Futures in New York dropped toward $59 a barrel, falling the most in three months at one point on Friday. Companies are using restored power from grids or generators to resume output that was halted by the frigid weather, according to people familiar with the matter. The timeline for a full restoration of the estimated 40% or so of U.S. oil production that was shut in by the big freeze is unclear.
Fuel margins rocketed again on Friday, however, with four of the biggest plants in Texas facing delays of several weeks or more to resume operations. While that potentially limits demand for crude, it also raises the potential for prolonged fuel shortages that could spread across the U.S.
Elsewhere, the White House said it would be willing to meet with Tehran to discuss a “diplomatic way forward” in efforts to return to the nuclear deal that the U.S. quit in 2018, adding further pressure to prices.
Oil is still up more than 20% this year due to Saudi Arabian output cuts and an improving demand outlook. Technical indicators had been showing that crude was due for a pullback, with 14-day Relative Strength Indexes for both the U.S. and global oil benchmarks above 70 in a sign the commodity is overbought.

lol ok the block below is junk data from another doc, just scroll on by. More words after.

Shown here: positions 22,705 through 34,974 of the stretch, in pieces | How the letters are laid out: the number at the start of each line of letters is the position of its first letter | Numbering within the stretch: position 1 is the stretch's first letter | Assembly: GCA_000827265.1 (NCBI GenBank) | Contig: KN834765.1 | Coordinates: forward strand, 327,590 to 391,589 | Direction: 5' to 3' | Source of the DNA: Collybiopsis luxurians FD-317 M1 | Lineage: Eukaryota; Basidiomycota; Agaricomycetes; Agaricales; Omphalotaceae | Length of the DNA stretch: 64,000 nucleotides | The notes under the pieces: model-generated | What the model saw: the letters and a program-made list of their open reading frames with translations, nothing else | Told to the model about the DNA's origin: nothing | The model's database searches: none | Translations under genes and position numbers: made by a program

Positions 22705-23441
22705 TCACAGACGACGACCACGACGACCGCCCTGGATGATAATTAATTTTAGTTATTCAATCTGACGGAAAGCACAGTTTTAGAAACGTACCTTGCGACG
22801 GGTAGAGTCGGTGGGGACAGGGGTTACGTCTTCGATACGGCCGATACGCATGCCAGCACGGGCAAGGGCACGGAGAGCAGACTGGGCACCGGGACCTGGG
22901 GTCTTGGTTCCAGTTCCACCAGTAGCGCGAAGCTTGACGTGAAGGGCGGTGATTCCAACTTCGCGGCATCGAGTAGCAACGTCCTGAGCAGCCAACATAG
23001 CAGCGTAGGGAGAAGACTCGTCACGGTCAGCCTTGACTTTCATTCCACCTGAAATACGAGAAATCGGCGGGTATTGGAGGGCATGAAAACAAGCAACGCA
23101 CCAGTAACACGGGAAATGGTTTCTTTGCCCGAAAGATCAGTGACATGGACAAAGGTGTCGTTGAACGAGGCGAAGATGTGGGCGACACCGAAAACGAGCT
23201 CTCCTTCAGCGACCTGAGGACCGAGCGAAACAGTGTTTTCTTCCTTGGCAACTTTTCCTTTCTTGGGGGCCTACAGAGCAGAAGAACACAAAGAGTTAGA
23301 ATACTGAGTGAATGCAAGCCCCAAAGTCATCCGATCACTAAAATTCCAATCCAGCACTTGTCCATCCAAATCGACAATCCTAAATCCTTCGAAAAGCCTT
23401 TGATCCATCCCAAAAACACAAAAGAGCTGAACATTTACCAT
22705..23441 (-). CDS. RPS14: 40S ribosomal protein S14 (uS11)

“Though output is likely to be ramped up fairly quickly again, the focus now appears to have shifted more to refineries, which may take longer to resume their production,” said Carsten Fritsch, analyst at Commmerzbank AG.
- West Texas Intermediate fell 1.5% to $59.61 a barrel as of 10:20 a.m. in London
- Brent for April settlement dropped 1.1% to $63.25
There should be only a small and transitory impact on global oil prices from the U.S. freeze as the supply and demand impacts balance out, Goldman Sachs Group Inc. said.
The cold snap and power cuts affected more than 20 refineries in Texas, Louisiana and Oklahoma. Crude-processing capacity fell by about 5.5 million barrels a day, said Amrita Sen, chief oil analyst for Energy Aspects Ltd.
Other oil-market news
- The dollar dipped, while factory output in the euro area’s two largest economies proved resilient.
- Mexico is revamping its massive sovereign oil hedge, copying some of the tactics that U.S. shale producers use in an effort to keep its presence in the market under the radar and secure better prices.
- Europe’s moribund diesel market is finally showing signs of tightening as the coldest weather in parts of the U.S. in years sees traders snapping up tankers to export the fuel across the Atlantic.